Originally when I started contributing to Paper Darts, my plan was to focus on “classic” works of literature that most people had stopped paying attention to or had maybe forgotten about since they read the Cliffs Notes in high school. This standard has been hard to maintain, however, because as a writer / grad student / teacher / critic I’m constantly being given and recommended brand new books. A long-awaited Zadie Smith novel? Please! A feminist manifesto by Caitlin Moran? Bring it! Paul Auster’s latest memoir? GO ON! A lot of days the very last thing I have the energy for is picking up a dusty old so-called classic book. Why would I struggle through Faulkner at bedtime when I could zip through Emma Straub?
But after an amateur gourmet-slash-student of mine from The Loft Literary Center strongly recommended that I read Ruth Reichl’s Garlic and Sapphires, a 2005 memoir about her tenure as chief restaurant critic for The New York Times in the nineties, I began to reconsider what, precisely, the term “classic literature” meant. For in the canon of food writing, Garlic and Sapphires, though hardly ancient, is a seminal text. Reichl is beloved among foodies not only for her tenure as the NYT critic, but also for her reign over the golden age of Gourmet magazine,1 which ground abruptly to a halt when the monthly publication folded in 2009. She’s been in the industry forever (if “forever” means forty years), and one of the ways she revolutionized food writing was through her belief that taste should be democratized: her writing is almost unilaterally a snobbery-free zone.
How interesting. Seven years after she wrote Garlic and Sapphires, in the age of über-stylized blogs and craft soda/beer/pickles/bacon/gluten-free baked goods, snobbery in food has come back in vogue. So although the memoir doesn’t fit my original conception of “classic literature” due to the hyper-speed of our culture writ large, as well as the “here today, obsolete tomorrow” nature of the New York restaurant industry, there’s something almost quaint and, yes, classic about this delightful book. Inside Garlic and Sapphires, the Twin Towers still stand, Rocco DiSpirito is an up-and-coming dynamo chef, and the financial industry is recession-proof. Nostalgic yet? How about this: the NYT expense account Reichl describes offhandedly is outrageously, stupendously generous. It made me wonder: do expense accounts in the publishing industry even exist anymore?
In any case, Reichl is a great writer, particularly when it comes to gastronomy. Consider this passage about her first amuse bouche at Jean-Georges:
I ate slowly, first the lacy licorice-flavored chervil, then sturdy, spicy wild parsley, and finally the aggressive little fronds of dill. Poring through them I discovered a single leaf of lamb’s quarter, bits of sorrel, dandelion, chickweed. I followed the flavors in my mind until the walls vanished and I emerged into a deep glade that grew more distinct with each bite.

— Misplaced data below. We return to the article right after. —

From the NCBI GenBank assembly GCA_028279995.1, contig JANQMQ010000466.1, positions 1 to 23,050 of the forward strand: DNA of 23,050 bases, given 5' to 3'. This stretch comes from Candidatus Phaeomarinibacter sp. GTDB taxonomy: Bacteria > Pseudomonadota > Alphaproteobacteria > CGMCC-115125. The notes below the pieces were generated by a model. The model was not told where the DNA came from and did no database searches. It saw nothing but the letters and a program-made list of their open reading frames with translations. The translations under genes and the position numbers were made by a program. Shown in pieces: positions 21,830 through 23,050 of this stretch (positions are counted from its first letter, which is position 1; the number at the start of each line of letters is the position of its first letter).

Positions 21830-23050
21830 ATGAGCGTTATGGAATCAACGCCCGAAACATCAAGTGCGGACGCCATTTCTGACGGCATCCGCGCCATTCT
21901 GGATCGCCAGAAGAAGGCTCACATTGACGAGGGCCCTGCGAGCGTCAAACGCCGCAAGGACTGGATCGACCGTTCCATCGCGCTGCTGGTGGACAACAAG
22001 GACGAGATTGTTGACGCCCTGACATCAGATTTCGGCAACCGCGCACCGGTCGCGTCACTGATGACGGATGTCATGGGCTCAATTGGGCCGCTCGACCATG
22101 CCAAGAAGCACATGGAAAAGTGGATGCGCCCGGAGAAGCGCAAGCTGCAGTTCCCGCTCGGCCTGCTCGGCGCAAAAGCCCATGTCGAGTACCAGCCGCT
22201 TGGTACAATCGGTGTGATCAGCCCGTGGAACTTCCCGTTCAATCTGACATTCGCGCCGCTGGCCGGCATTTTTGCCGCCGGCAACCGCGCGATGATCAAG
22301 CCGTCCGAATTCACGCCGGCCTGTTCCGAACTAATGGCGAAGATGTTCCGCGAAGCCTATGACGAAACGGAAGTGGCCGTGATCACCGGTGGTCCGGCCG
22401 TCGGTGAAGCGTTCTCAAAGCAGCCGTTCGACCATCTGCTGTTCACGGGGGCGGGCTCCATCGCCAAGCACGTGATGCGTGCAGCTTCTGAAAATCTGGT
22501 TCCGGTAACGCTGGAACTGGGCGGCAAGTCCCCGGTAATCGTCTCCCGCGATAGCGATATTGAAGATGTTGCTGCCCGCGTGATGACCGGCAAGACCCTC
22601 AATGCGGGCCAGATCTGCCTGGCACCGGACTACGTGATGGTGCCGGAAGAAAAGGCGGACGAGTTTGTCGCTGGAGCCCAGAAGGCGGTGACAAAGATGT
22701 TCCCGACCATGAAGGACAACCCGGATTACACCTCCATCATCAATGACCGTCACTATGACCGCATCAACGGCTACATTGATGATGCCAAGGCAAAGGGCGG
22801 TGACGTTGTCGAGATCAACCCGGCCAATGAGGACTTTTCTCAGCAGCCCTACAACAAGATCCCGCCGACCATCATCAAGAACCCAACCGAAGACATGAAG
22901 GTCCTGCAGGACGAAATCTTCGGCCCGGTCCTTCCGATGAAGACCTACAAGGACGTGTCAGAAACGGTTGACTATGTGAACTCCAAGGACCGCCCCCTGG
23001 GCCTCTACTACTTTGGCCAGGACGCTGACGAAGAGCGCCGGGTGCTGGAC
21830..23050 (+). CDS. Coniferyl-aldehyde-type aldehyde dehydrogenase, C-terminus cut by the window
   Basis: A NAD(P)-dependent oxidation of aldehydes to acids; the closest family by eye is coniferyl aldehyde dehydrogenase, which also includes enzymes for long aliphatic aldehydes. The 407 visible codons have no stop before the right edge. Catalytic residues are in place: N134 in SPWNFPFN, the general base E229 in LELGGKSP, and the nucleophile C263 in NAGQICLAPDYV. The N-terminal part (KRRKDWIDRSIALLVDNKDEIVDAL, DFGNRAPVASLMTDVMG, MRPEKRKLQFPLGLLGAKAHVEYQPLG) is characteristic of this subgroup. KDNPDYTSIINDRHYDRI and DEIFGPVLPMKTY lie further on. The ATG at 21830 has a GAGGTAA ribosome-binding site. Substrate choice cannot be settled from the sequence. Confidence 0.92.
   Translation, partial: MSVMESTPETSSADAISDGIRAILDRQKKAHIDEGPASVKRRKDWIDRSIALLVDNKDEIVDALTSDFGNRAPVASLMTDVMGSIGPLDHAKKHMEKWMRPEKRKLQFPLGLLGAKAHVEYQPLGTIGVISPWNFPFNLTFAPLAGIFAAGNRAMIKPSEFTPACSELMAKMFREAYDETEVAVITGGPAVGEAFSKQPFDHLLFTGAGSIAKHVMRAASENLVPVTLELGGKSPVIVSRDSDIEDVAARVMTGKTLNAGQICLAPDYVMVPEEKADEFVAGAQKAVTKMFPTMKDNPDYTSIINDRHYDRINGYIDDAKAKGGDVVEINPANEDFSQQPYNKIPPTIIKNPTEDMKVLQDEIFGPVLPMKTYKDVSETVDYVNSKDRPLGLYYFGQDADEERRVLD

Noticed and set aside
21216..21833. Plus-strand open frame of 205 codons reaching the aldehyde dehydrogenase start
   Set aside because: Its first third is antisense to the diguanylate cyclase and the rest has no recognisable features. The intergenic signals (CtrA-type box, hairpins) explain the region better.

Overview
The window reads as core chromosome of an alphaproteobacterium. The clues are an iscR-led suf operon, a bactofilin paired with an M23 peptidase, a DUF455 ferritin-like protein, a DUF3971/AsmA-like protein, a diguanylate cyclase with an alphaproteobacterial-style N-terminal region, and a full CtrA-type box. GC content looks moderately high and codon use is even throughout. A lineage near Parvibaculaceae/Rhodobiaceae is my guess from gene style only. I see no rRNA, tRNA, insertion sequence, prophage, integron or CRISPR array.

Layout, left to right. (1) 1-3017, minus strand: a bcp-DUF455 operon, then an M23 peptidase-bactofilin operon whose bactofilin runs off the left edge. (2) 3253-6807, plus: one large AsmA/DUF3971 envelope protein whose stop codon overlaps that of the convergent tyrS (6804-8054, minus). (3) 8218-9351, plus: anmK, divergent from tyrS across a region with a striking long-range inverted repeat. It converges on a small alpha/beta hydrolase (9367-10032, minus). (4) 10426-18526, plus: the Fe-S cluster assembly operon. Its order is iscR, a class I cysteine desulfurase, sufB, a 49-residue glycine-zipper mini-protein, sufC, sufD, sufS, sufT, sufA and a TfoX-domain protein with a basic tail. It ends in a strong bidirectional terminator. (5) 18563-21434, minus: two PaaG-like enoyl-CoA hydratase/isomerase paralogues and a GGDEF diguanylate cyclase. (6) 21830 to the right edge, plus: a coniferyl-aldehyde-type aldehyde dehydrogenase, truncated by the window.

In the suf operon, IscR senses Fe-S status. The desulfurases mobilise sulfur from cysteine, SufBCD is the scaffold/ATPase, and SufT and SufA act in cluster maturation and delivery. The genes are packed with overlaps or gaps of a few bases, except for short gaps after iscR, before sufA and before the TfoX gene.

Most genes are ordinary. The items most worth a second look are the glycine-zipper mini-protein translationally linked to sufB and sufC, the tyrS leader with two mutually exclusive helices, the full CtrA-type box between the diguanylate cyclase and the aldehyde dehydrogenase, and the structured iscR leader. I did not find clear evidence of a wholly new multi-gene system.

Okay. I have never found myself in a deep glade after eating a bite of food, but man, oh man, doesn’t this description make everybody want to?! Passages like these are enough to let me forgive Reichl for multiple ham-handed accounts of dialogue, in which people speak in full paragraphs to one another.2
And in addition making me salivate over colorful descriptions of tasting menus and talk of world-famous wine, I was also drooling over Reichl’s—yes—delicious smack of insider gossip about the venerable New York Times. Reichl’s predecessor tries to sabotage her career, editors are harried and occasionally greedy, and overall the paper seems like a rather miserable place to work (right down to the dingy cubicles). How Reichl was able to be so honest about her experience was a wonder to this reader; then again, it’s clear she’s not one to stand on ceremony. Readers initially went insane when she started reviewing Thai noodle joints and Korean barbecue restaurants in the Times (The gaucheness! The nerve!), but she continued to devour ethnic food anyway.
Perhaps the best parts of Garlic and Sapphires—even better than the descriptions of food, even better than the elaborate get-ups that Reichl constructs to disguise herself—are the recipes that sandwich each chapter, recipes of Reichl’s own. From hash browns to gougeres to instructions for roasted Brussels that I was DEEPLY COMPELLED to follow right in the middle of my reading, the recipes are good. Better than good: they’re fantastic. Because Reichl may not know how to (ahem, ahem) properly construct dialogue and scene, but she knows food better than anyone. This book is a food-lovers’ classic now, and I have no doubt that it will continue to be.
Check out my Pinterest board for some Reichl-inspired recipes!
1She had the balls to publish, among other great and daring work, David Foster Wallace’s controversial and now-legendary essay “Consider the Lobster.”
2Clearly this is a critic at work, and not a fiction writer.
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